By Brandon Hunter-Pazzara
It was in the second day of what was supposed to be a five-day trip to Cartagena when I was accosted by a police officer in the early evening demanding that I return to my hotel. In light of several new cases of COVID-19, the city established a mandatory curfew for the tourist heavy “old city” that would last from 6pm until 4am. The announcement came so quickly the receptionist at the guest house where I was staying was as surprised as I was to learn the news, though after a quick online search we both discovered that the curfew would be indefinite and that Colombian authorities were encouraging foreigners to return home. I spent that evening in the hotel lobby eating small, grilled cheese sandwiches made by the receptionist---the hotel only served breakfast, so this was the best they could do---and frantically trying to change my flight so I could get back to the United States. I discovered the airline cancelled my original return flight without my knowledge forcing me to purchase a new flight home. I would leave Colombia thirty-six hours later on a red eye to Houston along with a plane full of other weary and confused travelers.
COVID-19 is not the first global pandemic, though it might be the first one with such a coordinated global response. Countries were slow to close borders, but once they did domestic and international travel ceased bringing the global tourism and hospitality industry to its knees. I was just one of millions of travelers caught in this chaos with news reports surfacing daily of travelers stranded far from home. Even during the Spanish flu of 1918, businesses stayed open and during more recent pandemics, like SARS or H1N1, international travel slowed but it did not shut down. To be confronted with the seriousness of the COVID-19 pandemic in Cartagena reminded me of an earlier global disease, cholera, and the damage it wreaked as it spread around the globe. Love in the Time of Cholera (El Amor en Los Tiempos de Côlera), one of Garcia Marquez’s (1988) many masterpieces of literature, places the water-borne disease and its destructive power in the background. At once both a heavy-handed metaphor for the unstable passion of love, it is also a disease signaling the rise of global commerce and an increasingly connected international order. In Steven Johnson’s The Ghost Map, an historical account of the famous cholera outbreak of 1854 in London, he notes that cholera, like COVID-19, spread through the connections made as explorers, colonists, and seafarers from Europe arrived in Asia two centuries earlier and carried the germ to far off places. Pandemics, like tourism and travel, are a feature, and perhaps also a bug, of globalization.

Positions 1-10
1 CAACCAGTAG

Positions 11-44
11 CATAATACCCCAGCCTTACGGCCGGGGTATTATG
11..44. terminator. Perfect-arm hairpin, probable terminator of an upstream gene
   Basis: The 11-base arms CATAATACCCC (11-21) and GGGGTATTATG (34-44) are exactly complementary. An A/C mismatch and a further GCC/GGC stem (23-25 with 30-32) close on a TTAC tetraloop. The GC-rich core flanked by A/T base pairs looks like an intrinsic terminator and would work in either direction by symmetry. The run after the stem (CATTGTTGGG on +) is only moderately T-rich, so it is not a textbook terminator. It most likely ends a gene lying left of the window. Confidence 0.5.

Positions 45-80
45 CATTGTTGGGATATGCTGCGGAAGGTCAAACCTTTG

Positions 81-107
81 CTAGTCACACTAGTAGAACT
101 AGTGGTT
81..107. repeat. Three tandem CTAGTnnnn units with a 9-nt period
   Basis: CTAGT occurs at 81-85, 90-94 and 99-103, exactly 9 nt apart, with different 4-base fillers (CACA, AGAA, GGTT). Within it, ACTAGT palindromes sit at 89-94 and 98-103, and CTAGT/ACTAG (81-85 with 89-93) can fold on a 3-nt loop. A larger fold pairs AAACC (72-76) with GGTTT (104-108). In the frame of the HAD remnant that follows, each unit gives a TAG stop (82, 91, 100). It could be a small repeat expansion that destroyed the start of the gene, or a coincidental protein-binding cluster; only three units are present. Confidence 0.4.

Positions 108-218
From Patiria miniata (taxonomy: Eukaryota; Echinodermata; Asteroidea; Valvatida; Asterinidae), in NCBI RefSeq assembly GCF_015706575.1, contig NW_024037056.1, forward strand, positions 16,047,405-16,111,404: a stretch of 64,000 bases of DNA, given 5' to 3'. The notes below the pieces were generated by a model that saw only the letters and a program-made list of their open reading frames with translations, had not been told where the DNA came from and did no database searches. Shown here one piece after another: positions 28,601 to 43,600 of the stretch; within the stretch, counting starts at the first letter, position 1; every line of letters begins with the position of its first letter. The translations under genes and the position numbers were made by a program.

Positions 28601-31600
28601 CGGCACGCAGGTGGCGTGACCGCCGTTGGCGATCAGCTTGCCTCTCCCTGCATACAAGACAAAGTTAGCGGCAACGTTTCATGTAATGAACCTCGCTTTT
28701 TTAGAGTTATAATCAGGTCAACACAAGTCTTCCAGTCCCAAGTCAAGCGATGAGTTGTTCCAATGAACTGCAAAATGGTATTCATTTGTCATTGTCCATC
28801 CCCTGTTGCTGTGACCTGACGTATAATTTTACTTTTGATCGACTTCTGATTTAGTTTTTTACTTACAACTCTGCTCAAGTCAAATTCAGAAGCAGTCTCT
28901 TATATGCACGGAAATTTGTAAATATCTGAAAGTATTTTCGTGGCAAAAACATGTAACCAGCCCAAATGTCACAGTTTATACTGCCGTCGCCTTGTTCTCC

As an anthropologist who studies tourism, the crisis has had a devastating effect on my interlocutors. I undertake my research in the town of Playa del Carmen, Mexico (“Playa” as locals call it) and the surrounding “Riviera Maya” tourism zone, where because of COVID business has ground to a halt. My ethnographic research follows the lives of unionized workers in the tourism industry, specifically hotel workers and taxi drivers, undertaking a political-economic analysis of the region that attends to the ways workers cultivate solidarity in their unions, workplaces, and community. This part of Mexico has been an engine of economic growth, outperforming the rest of the country in terms of unemployment, GDP, and wage gains, yet the speed of that growth has meant sharp increases in the cost of living experienced in high rents, food costs, and utilities. “In Playa, we make a lot of money, but we also spend a lot of money which makes it harder to save,” stated Carlos, a waiter at a large, luxury resort. This means that sudden shocks to the system can have devastating ripple effects, as the community learned last year when overgrowths of seaweed washed along the shores and led to a slump in business.